The entrepreneur: Todd Basche, 50-year-old winner of Staples' 2004 Invention Quest contest
Product description: The WordLock is a combination lock that uses letters instead of numbers. Instead of the numbers 2468, for example, the lock could spell "lawn." The benefit to users is that words are much easier to remember. The lock can be used in many applications--as a padlock, a lock on a briefcase or laptop, or even a door lock.
Startup: $35,000, which Basche spent on patents, prototypes and licensing efforts prior to winning the Staples contest. Basche came up with his idea in 1998, applied for a patent in 1999, and was awarded a patent in 2003.
Sales: This month, Staples will be introducing the WordLock at all 1,200 of its stores and on its website for a suggested retail price of $5.99.
The challenge: Positioning your product so it has a good chance of winning a company-sponsored invention contest that has thousands of entries
Winning a contest is a great way to achieve the kind of success many inventors only dream about. Sponsored by major companies like Staples and Procter & Gamble, these invention contests offer entrepreneurs major market introduction opportunities. Of course, you can't win if you don't enter. Check out the websites for the United Inventors Association and Inventors' Digest magazine for information on contests currently underway. Entering Staples' 2004 Invention Quest contest really paid off for Todd Basche, an inventor in Los Altos, California: He was awarded the $25,000 grand prize, plus a license from Staples, which will market Basche's WordLock under the Staples brand name.
Steps to Success
1. Know your product's main benefit. Basche first conceived his idea when he had padlocks on the gates to his backyard. "I was always struggling to remember the numbers, and I thought, Wouldn't it be easier to remember a word?" he says. "I asked some friends what they thought, and everyone agreed that numbers were hard to remember."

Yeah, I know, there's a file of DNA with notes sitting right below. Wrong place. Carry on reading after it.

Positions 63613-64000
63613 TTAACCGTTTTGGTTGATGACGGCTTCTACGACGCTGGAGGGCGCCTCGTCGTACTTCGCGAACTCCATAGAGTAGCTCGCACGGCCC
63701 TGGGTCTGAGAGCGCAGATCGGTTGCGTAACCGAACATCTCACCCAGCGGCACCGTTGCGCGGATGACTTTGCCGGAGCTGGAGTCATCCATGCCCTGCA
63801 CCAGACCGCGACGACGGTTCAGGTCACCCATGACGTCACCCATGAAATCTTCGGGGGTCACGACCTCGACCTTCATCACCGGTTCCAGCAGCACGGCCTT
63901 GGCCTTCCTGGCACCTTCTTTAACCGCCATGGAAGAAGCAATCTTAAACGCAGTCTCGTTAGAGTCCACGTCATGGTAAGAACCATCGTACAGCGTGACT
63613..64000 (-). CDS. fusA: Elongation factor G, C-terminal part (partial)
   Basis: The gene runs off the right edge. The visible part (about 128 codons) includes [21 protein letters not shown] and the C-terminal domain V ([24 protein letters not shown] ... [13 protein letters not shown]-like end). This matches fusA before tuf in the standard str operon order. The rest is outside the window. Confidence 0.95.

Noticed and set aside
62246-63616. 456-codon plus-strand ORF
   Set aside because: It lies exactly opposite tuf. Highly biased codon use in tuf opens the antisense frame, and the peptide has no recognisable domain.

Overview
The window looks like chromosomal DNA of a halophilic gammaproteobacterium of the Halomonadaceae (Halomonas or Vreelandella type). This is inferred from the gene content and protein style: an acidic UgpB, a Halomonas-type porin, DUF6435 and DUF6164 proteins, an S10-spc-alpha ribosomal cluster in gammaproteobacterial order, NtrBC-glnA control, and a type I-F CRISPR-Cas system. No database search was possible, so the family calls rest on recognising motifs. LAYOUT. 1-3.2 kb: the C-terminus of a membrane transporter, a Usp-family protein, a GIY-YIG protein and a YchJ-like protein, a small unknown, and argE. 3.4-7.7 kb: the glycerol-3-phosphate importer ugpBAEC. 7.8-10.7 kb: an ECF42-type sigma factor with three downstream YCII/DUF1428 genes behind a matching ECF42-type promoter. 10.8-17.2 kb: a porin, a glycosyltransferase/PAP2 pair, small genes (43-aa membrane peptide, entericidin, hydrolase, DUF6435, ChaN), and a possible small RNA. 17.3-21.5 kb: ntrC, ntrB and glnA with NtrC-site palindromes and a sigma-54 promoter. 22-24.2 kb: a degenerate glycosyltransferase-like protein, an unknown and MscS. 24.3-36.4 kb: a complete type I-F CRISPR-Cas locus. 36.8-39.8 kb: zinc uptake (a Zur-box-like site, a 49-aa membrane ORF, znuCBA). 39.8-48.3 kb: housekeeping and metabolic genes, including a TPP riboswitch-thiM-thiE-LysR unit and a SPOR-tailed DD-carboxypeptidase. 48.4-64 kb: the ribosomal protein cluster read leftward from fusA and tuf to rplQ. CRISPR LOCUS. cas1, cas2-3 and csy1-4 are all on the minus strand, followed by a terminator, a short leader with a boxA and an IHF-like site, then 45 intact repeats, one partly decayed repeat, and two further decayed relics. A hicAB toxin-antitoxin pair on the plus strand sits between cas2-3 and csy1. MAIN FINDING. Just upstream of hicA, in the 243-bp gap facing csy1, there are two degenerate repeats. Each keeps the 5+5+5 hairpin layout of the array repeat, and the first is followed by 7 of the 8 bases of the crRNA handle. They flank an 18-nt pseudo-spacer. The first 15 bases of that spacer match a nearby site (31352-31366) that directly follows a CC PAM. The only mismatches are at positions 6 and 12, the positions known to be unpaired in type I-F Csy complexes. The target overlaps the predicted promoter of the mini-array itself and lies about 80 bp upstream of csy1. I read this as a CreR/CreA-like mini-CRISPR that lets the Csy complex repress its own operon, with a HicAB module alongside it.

2. Have a prototype. According to Jevin Eagle, senior vice president of Staples brands, "We don't require that an idea be completely finished, but the further along an inventor is, the better chance he has. We aren't looking for general ideas, but specific ideas that are developed to the point where we can see the product's advantages and why it's better than products currently on the market."
Basche, who had developed a prototype in 2003, prior to entering the contest, is firm in his belief that "people don't understand a new product until they can hold it in their hands."
3. Increase your odds with intellectual property protection. While Staples doesn't require intellectual property protection, Eagle says Staples' final criterion is "that products have the potential for some proprietary protection."
4. Be prepared to make a strong presentation. Basche feels that delivering a strong presentation can make all the difference in a contest. "My presentation featured market research, including price points, market size and vertical markets," he says. "This was a similar presentation to what I gave when I was trying to license the product. The WordLock is a product with very broad market potential."